In sharp contrast, the West Bengal government’s recently unveiled industrial policy supports disinvestment. In fact, the state’s new leadership seems favourably inclined to disinvestment. It has endorsed closing down of non-viable PSUs, and joint ventures with private partners in which the latter can hold as much as 74 per cent share. Not only is this a radical shift from its earlier position but it is also an indication of the decline of the “old guards”, the purists who clung on to dogma even at the cost of losing their constituencies of support.
But its new policy about-turns have also landed the left in a dilemma. For example, the recent recommendations of McKinsey, a foreign consultancy agency whose advice had been sought on how to revamp the economy, to introduce a flexible and contractual hiring system placed the state government in an awkward position. Implementing these would harm its zealously pursued support base among the workers. But a flexible labour policy is necessary to strengthen the state economy, crippled by the growing number of loss-making PSUs. According to an estimate, there were 84 sick PSUs in 2000 with total investments of more than Rs 18,000 crore and net accumulated losses of Rs 5,000 crore. Despite this, only two PSUs — Indian Paper and Pulp and Sunderbans Sugarbeet — have been identified for disinvestment.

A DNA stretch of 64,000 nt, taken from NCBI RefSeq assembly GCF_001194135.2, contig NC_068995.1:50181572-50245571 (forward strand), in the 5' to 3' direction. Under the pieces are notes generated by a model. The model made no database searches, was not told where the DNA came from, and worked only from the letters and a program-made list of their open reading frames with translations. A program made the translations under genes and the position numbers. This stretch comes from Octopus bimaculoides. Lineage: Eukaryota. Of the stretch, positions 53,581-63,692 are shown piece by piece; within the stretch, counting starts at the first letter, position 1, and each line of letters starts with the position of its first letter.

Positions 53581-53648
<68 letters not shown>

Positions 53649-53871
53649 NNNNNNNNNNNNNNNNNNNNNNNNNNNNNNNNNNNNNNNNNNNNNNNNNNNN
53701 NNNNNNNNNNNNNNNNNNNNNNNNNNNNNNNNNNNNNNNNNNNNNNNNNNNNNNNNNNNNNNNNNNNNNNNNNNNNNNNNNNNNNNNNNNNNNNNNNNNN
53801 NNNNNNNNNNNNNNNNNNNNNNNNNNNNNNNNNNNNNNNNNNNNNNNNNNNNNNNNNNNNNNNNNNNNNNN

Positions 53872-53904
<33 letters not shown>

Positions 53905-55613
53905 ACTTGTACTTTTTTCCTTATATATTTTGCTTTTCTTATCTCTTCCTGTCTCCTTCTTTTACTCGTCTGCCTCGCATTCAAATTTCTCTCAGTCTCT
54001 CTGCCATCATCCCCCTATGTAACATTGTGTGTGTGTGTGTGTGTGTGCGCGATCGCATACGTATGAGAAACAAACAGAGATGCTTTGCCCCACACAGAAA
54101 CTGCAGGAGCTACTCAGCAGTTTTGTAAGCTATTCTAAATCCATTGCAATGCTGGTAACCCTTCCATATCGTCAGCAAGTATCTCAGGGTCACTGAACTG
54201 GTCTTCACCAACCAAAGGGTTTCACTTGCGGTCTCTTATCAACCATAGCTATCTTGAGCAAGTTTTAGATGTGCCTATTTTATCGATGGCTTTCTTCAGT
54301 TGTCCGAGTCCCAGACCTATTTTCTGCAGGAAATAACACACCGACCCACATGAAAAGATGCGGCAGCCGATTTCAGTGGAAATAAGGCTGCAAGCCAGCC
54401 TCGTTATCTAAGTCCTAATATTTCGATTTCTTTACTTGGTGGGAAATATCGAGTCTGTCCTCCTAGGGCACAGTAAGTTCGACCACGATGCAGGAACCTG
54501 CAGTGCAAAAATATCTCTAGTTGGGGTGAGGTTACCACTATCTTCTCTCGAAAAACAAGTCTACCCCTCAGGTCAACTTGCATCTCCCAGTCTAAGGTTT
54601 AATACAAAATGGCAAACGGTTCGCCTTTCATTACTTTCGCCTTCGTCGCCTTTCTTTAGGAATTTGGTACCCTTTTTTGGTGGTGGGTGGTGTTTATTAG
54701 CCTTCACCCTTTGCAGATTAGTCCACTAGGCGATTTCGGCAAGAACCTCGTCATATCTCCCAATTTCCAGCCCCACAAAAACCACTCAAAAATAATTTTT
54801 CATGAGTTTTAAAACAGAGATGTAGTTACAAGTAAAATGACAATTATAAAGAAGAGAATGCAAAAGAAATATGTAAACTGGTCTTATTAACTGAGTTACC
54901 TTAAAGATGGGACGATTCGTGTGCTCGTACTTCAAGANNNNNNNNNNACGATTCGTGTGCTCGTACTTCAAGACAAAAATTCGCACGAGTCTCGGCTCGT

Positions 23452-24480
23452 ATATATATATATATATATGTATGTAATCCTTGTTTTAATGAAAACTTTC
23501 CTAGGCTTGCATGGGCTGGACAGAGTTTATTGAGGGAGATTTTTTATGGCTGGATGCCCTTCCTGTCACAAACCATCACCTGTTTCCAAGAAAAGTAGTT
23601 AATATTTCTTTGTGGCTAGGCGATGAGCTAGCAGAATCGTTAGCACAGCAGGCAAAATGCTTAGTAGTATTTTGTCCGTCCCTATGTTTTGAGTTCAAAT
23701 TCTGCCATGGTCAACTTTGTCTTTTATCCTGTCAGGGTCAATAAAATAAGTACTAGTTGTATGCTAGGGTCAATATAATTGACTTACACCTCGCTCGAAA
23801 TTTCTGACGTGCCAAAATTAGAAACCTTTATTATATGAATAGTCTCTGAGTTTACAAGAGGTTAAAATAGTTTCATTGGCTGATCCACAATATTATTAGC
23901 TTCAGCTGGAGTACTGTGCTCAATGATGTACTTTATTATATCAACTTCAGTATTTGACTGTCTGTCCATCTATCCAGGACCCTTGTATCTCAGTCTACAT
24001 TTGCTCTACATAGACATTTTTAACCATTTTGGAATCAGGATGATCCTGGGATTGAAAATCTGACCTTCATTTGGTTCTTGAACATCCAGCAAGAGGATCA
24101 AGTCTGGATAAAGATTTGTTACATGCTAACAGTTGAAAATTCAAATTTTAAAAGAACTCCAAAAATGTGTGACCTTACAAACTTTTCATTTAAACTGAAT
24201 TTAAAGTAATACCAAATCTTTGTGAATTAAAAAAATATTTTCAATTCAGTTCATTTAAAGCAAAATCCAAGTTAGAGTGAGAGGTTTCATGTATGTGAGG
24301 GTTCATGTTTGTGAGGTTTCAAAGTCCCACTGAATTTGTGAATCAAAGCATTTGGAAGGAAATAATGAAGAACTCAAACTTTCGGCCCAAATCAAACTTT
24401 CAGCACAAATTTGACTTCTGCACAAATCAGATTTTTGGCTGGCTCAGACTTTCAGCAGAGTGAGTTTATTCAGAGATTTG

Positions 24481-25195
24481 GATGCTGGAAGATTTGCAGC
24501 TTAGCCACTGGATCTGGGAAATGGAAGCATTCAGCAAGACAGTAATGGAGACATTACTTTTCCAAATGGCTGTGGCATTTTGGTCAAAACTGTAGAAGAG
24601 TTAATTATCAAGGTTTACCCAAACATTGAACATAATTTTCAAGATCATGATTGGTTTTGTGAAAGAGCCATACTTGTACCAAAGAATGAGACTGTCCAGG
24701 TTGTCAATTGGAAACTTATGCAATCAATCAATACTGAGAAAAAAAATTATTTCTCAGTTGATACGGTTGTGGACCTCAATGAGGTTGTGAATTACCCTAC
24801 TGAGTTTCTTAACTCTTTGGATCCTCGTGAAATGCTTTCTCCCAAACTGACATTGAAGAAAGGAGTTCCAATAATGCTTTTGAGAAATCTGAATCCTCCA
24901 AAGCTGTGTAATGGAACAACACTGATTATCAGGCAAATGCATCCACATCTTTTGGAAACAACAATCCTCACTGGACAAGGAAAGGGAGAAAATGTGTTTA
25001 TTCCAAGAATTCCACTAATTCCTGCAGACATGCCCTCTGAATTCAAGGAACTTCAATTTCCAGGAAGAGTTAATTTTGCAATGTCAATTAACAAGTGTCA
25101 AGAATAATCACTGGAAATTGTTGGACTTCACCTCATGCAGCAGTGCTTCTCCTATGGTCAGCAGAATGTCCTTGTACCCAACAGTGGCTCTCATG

The Left Front government’s selective application of a disinvestment policy is grounded in a three-pronged strategy. This involves closing down completely unviable units, restructuring potentially viable units, including financial restructuring which would involve loan waivers, and seeking joint ventures through sale of 74 per cent equity in potentially viable units, which require larger investments than the state government can afford to make. But even here the Left Front government argues that it is being forced to adopt these measures to mitigate its delicate fiscal position since the Union government is squeezing it of revenue.